The army detained two suspected members of hill tracts-based political party United People’s Democratic Front (UPDF) with firearm – a M4A1 carbine – and bullets from Guimara Upazila in Khagrachhari on Tuesday, reports UNB.The army raided Rainnamachhara area after being tipped-off about plans to create unrest in the hills after the national election.”A Lakshmichhari zone army patrol detained Sumanta Chakma, 20, and Dipankar Chakma, 22,” local police station’s in-charge Abdul Jabbar said.They were handed over to Lakshmichhari police.A foreign-made firearm, a magazine, 53 rounds of bullets, a machete and several mobile phones were recovered from them.”Sumanta and Dipankar are active members of UPDF,” the police officer said. “They were involved with terrorist activities.”The UPDF has rejected claims that the arrestees were its activists.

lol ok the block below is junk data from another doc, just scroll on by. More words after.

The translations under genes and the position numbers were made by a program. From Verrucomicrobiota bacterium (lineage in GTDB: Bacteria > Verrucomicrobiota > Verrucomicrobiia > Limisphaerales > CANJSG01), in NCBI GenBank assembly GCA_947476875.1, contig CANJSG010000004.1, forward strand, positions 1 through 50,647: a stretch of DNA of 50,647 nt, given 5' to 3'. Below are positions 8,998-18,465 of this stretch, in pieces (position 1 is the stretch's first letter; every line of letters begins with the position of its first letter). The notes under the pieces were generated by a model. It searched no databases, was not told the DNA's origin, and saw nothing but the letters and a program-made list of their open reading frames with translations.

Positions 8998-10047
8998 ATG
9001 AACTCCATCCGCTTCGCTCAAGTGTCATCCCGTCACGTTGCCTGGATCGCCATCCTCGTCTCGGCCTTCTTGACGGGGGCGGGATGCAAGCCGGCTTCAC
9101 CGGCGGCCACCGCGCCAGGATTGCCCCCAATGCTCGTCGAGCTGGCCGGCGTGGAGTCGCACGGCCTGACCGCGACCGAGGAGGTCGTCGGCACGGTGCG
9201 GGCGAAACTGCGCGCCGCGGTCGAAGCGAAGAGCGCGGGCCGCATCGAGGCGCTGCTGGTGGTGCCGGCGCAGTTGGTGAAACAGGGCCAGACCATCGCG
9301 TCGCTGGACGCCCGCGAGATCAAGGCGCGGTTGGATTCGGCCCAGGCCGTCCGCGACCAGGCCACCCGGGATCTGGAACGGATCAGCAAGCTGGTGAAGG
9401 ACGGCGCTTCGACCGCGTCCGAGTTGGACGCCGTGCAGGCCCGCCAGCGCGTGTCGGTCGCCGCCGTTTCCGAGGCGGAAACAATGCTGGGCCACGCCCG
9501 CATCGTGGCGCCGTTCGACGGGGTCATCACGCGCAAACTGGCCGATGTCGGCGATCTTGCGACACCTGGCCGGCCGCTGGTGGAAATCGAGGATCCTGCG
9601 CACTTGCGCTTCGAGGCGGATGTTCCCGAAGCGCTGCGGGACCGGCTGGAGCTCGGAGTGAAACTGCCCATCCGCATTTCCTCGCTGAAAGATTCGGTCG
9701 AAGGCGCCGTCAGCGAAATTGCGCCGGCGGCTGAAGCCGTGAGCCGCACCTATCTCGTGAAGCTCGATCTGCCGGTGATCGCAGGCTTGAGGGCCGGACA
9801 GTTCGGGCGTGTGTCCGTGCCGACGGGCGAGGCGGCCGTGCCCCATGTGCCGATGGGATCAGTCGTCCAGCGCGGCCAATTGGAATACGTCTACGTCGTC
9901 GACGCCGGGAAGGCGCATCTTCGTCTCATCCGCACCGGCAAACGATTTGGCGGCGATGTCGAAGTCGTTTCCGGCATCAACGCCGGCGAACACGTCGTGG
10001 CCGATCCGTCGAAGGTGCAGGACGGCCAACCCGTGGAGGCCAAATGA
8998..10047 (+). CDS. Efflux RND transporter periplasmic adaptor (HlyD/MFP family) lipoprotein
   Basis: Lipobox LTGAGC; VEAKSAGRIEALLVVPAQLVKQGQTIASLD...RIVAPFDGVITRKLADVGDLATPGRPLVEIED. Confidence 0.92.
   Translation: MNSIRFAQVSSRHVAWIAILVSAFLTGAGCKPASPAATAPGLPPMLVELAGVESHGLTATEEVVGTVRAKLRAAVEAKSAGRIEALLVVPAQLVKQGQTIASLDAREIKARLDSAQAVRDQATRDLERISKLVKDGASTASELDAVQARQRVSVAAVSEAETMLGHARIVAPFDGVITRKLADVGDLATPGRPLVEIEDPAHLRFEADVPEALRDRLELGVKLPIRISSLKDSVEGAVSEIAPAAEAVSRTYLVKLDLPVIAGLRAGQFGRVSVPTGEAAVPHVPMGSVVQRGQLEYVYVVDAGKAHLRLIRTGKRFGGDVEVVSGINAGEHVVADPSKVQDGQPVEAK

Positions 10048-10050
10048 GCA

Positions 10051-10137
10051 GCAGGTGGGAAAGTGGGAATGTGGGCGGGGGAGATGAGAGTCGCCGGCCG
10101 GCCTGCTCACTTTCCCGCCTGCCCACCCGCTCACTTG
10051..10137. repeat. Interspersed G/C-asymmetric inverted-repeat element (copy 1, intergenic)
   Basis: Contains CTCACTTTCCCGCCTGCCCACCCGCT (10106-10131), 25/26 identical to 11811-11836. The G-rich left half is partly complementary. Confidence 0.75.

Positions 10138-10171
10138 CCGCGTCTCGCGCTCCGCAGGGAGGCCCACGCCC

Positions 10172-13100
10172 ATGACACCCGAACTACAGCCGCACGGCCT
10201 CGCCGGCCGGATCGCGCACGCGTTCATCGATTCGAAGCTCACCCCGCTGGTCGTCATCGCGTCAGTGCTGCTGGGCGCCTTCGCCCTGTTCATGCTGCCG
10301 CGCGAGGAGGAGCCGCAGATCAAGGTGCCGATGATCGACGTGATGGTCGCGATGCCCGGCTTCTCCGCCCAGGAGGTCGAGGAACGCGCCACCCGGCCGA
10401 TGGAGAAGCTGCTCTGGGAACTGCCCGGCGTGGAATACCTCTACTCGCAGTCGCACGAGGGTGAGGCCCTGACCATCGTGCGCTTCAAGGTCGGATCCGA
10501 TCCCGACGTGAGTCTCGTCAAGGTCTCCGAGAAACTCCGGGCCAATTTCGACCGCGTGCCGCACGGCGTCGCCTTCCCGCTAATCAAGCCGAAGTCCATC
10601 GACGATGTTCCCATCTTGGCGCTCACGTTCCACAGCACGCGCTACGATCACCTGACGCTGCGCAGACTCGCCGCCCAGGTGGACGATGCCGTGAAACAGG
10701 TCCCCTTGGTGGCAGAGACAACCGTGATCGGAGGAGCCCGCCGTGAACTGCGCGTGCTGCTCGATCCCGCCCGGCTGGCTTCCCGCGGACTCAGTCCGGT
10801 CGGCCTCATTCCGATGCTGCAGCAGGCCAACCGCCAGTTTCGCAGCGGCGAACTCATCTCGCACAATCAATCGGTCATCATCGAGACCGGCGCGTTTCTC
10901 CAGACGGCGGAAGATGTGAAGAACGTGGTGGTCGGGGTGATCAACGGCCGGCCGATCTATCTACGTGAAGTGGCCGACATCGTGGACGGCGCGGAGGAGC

Map of Pakistan locating deadly blast on election day — AFPAt least 28 people were killed and 35 wounded in a suicide attack on a polling station in the southwestern Pakistani city of Quetta, officials said, as millions voted in a nationwide election Wednesday.”(The bomber) was trying to enter the polling station. When police tried to stop him he blew himself up,” a local administration official in Quetta, Hashim Ghilzai, told AFP. The incident and toll were confirmed by a second senior local official.The attack was not immediately claimed by any group.Balochistan, Pakistan’s poorest and most restive province, suffers from Islamist and separatist insurgencies.It was hit by several bombings during the brief but acrimonious election campaign — including a devastating blast claimed by the Islamic State group which killed 153 people this month, and was Pakistan’s deadliest ever suicide attack.An earlier attack in the province on Wednesday left one policeman dead and three wounded when a hand grenade was thrown at a polling station in the village of Koshk, in Khuzdar district.The military has stationed over 370,000 personnel across Pakistan to ensure security for the election, bolstered by an additional 450,000 police.